"Finish it," Ben says calmly. "I'm ready."

He closes his eyes and lifts his chin, exposing his throat for a quick and easy kill. Jack raises the knife, then pauses. It's too easy. It's too simple. He realizes that Ben has manipulated him one last time, and his pride can't bear it. He's not about to throw Brer Rabbit into the briar patch. With a swift slash of the knife he cuts the ropes instead.

"I'm taking you with me." he growls.

Ben's eyes snap open in horror and panic, and he emits a shrill scream, "No!" before making a break for the jungle. Jack catches the end of the rope still tied to his wrist, and Ben jerks in the air and falls hard to the ground, twisting and writhing against his restraints.

"Jack, please!" he bawls. "Don't do this! Just kill me! I can't leave here! Please! Kill me!"

Jack feels the savage grin on his face, even though he's not consciously aware of forming it, as he finally discovers a way to hurt his enemy, and hurt him deeply. He catches up with Ben and slings one of his flailing arms over his shoulders and drags him towards the waiting helicopter. Ben fights and kicks and screams for mercy. One of the rescuers walks towards them uncertainly, offers to help, and the two of them combined manage to wrestle Ben into the belly of the beast. As soon as the door closes and they take to the air, Ben curls up on the cold metal floor and becomes very still.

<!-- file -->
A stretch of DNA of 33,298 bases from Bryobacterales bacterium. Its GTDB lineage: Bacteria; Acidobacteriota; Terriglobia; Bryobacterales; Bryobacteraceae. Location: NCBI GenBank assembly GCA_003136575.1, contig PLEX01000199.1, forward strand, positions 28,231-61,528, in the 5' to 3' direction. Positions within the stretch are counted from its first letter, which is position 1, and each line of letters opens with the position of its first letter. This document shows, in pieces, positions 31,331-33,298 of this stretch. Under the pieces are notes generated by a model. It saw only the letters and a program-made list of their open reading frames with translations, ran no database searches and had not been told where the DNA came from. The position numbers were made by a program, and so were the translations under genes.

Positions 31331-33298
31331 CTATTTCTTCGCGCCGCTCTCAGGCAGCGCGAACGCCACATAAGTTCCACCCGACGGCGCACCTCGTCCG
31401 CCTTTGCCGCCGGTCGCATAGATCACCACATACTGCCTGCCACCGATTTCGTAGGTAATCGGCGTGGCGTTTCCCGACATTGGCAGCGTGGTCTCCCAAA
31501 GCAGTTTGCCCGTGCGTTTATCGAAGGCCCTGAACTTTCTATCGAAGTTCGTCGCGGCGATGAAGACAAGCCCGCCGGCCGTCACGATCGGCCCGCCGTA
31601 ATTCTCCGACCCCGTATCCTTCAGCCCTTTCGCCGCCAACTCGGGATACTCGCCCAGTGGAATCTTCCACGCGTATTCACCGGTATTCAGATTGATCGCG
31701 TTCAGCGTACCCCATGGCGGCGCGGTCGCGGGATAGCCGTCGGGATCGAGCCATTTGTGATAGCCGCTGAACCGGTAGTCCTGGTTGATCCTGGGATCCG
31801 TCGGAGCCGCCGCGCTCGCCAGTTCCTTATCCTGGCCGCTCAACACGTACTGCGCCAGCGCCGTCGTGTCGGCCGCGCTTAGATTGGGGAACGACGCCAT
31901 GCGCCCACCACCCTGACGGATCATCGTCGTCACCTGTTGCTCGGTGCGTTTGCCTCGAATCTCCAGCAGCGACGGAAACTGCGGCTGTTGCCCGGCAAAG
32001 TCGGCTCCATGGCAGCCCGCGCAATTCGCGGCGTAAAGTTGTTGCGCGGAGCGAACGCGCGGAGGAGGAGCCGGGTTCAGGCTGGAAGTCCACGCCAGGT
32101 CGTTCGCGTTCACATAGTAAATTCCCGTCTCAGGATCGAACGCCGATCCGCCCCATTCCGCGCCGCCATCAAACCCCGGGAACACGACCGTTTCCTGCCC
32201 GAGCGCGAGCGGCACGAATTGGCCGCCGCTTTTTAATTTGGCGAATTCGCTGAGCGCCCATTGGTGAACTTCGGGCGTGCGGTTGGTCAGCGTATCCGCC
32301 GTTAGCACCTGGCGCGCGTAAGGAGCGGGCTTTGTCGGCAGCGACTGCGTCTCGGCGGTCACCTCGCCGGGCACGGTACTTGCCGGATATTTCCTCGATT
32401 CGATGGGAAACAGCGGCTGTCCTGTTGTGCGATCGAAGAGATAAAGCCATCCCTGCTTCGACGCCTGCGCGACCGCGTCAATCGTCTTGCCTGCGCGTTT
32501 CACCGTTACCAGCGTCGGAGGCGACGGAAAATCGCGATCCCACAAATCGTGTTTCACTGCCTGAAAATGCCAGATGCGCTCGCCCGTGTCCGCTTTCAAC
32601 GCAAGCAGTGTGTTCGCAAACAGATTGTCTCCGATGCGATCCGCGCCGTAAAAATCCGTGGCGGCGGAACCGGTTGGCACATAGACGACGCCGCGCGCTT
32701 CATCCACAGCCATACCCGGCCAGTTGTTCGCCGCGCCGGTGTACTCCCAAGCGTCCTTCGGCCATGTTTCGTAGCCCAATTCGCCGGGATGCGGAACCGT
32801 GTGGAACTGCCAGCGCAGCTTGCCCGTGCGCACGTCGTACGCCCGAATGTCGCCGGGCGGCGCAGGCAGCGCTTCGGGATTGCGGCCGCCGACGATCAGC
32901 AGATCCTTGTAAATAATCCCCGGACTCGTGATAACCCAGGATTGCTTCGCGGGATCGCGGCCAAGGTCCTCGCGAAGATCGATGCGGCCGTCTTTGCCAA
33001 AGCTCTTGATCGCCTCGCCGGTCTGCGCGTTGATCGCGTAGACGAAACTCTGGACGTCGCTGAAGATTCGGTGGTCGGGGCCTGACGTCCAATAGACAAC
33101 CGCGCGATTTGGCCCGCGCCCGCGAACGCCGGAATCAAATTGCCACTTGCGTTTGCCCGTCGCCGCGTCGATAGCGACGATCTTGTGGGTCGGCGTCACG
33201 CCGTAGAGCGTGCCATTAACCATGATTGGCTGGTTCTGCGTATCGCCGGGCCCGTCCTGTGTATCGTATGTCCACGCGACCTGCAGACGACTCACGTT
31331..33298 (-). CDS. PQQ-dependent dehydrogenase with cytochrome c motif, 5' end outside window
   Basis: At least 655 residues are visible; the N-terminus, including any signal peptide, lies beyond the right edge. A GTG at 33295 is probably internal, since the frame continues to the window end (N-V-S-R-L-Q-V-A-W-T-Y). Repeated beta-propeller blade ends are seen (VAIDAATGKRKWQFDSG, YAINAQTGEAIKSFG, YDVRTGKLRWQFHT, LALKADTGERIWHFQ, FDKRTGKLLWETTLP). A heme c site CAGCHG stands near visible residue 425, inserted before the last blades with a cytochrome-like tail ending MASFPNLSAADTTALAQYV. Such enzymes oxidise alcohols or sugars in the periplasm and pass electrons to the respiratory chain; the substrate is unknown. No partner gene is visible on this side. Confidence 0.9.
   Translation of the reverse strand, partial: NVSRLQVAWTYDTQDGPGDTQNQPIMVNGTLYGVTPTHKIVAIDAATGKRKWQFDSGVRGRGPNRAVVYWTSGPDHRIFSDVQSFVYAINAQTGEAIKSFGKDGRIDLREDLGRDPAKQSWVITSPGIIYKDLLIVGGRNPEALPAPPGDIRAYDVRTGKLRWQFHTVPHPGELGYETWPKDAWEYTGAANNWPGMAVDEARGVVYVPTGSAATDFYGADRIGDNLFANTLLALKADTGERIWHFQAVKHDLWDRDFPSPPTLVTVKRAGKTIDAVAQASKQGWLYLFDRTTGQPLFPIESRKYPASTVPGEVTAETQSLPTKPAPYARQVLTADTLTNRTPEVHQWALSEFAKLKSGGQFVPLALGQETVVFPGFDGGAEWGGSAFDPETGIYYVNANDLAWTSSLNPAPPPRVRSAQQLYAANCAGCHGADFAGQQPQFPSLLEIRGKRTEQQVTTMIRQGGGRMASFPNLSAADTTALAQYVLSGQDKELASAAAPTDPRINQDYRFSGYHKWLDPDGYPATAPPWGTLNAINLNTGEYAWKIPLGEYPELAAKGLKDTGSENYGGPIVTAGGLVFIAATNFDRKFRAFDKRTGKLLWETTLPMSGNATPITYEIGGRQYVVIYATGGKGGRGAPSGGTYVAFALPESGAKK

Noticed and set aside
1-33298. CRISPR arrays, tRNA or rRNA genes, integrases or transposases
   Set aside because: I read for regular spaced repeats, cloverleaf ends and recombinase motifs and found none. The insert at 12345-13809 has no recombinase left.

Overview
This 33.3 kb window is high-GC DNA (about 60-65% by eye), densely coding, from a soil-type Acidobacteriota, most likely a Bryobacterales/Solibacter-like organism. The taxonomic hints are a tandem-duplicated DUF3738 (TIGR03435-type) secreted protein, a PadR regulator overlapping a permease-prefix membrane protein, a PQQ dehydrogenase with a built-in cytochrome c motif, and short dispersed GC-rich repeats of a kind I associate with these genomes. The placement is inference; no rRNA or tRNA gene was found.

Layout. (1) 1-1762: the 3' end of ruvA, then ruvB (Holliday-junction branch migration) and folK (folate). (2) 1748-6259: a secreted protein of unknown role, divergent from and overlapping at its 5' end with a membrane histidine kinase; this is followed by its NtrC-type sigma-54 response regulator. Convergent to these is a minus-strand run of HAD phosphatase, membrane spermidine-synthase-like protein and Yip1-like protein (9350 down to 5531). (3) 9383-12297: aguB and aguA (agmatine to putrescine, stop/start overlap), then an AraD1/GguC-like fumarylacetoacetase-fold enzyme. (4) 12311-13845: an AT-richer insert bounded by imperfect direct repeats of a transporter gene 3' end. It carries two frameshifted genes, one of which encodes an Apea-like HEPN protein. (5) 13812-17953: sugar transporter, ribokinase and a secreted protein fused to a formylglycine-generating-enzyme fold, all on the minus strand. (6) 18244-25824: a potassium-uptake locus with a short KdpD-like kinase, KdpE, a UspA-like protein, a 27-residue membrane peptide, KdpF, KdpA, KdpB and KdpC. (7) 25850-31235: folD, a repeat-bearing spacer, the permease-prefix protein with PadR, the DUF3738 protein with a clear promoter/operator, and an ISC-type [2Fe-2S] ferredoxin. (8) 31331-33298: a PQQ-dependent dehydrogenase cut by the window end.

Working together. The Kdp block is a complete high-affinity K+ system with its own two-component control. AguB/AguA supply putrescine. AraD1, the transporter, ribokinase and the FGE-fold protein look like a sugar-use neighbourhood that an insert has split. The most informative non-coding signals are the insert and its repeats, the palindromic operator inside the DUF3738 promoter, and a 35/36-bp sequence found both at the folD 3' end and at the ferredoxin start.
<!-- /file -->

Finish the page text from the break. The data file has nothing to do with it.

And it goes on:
Once the helicopter lands on the freighter and they're all walking about on deck, hugging and cheering, Jack sees Ben staring wistfully at the horizon, at the beautiful green island fading into the distance. Their eyes meet. Ben speaks, in what Jack will later identify as the last spoken words in the novel 'The Hunchback of Notre Dame'— but there's Ben for you, so well-read, so civilized.

"Oh," Ben sighs brokenly. "All that I have ever loved."

And when he turns to walk away, he suddenly convulses in agony and collapses. Mystified doctors will later conclude that an old incision close to his spine suddenly reopened, paralyzing him permanently, but when Jack kneels next to the straining, suffering man lying prone on the deck of the ship, he already knows.

And here he is now, crippled and festering in this lonely apartment that millionaire Hugo Reyes bought for him out of sympathy— no one could turn a deaf ear to the piercing screams that had echoed across the deck as his back suddenly ruptured and blood splattered out like the stroke of a Jackson Pollock painting, and tender-hearted Hurley was especially moved by the plight of a man who had only hours before been his sworn enemy. Shunted away and forgotten by all, a leader of many who now has no control over his own legs, this is the miserable fate that he had begged to be spared from, the fate which Jack has condemned him to. Looking into his eyes, Jack sees reflected back at him every mistake he ever made, every warning he ever ignored, every piece of advice he failed to heed until it was too late.